Hollywood actors join Arpaio's immigration posse

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By Jennifer Thomas By Jennifer Thomas

PHOENIX -- Some Hollywood actors have signed on to help fight illegal immigration in Arizona.

In July, Maricopa County Sheriff Joe Arpaio promised the creation of a new illegal immigration operations posse. He said a volunteer armed posse could help his deputies enforce immigration laws. It also would provide a means by which citizens could feel they are helping in the fight against illegal immigration.

"Law enforcement budgets are being cut and agencies are losing personnel and yet the battle to stop illegal immigration must continue," Arpaio said in a news release. "Arizona is the busiest port of entry for people being smuggled in from Mexico, Latin and South America. So asking for the public's help in this endeavor makes sense, especially given the success the posses have experienced over the years."

On Wednesday afternoon, 56 new members from various professions were sworn in as illegal immigration fighters.

Hollywood actors and real-life law enforcement professionals Steven Seagal, Lou Ferrigno (The Hulk) and Peter Lupus ("Mission Impossible") all signed on to work this detail. Ferrigno was on hand for the swearing-in ceremony.

Seagal and Ferrigno are real-life deputies. Seagal, who now lives in the Valley, is a sworn deputy in New Orleans. Ferrigno works as a deputy with the Los Angeles Sheriff's Office.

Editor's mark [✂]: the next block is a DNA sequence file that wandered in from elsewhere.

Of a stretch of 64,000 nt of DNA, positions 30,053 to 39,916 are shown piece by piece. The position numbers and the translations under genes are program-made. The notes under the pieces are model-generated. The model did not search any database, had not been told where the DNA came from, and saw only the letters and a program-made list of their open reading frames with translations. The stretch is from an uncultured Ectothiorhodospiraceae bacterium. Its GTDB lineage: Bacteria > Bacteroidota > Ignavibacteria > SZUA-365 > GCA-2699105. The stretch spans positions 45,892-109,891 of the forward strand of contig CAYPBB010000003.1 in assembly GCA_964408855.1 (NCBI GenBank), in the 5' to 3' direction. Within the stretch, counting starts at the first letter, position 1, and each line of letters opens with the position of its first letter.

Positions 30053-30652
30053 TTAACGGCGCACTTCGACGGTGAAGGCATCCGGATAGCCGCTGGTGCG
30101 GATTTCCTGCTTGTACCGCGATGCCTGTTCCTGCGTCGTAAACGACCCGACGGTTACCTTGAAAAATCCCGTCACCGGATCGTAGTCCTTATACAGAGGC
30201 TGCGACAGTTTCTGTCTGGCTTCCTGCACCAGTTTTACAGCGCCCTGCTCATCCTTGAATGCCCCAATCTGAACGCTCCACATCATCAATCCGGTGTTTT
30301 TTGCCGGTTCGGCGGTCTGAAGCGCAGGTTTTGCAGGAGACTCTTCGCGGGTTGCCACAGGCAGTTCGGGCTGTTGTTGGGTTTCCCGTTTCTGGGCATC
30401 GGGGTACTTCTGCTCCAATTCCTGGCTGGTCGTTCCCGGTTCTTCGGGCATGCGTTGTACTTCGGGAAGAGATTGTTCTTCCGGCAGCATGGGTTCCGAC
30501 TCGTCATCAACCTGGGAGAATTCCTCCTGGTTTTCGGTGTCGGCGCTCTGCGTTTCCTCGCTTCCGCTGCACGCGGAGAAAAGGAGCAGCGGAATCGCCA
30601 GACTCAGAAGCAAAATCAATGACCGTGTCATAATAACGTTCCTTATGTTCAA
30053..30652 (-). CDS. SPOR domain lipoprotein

"These guys are busy with their acting careers so I don't expect them to be here on duty very often," Arpaio said. "But they can be instrumental in heightening public awareness of the immigration issue and encouraging others to join the posse's effort to help reduce the flow of illegal immigrants into our communities."

Wyatt Earp, a local resident whose uncle was the famous lawman, and a retired Chicago police official aptly named Dick Tracy who now lives in Arizona have also joined the posse.

Others being sworn in by the sheriff include pilots, attorneys, former law enforcement or military officers, truckers, business owners, computer programmers, financial advisers and real estate experts.

"People from all walks of life have contacted my office saying they want to help me in this fight in some way," Arpaio said. "This is how they can do that -- by being members of a volunteer posse with the specific aim of fighting illegal immigration and lending their particular expertise to the fight."

Arpaio said members of the 60th posse will work with deputies in searching for load vehicles and drop houses, transporting illegal immigrants arrested for potential immigration violations, containment of load vehicles or businesses during criminal employment sweeps, and crowd control during demonstrations against the sheriff’s immigration policies.

"My ultimate goal with the creation of this newest posse is to catch and jail as many illegal immigrants coming into this county and to apprehend those who are illegally living and working here already," Arpaio said.

"Let's face it -- my deputies are outnumbered so the more volunteers we can get trained and out on the streets to fight illegal immigration, the better off we will be to fight it," he continued.

Since Arpaio took office in 1993, he has built up the volunteer posse to nearly 3,000 members.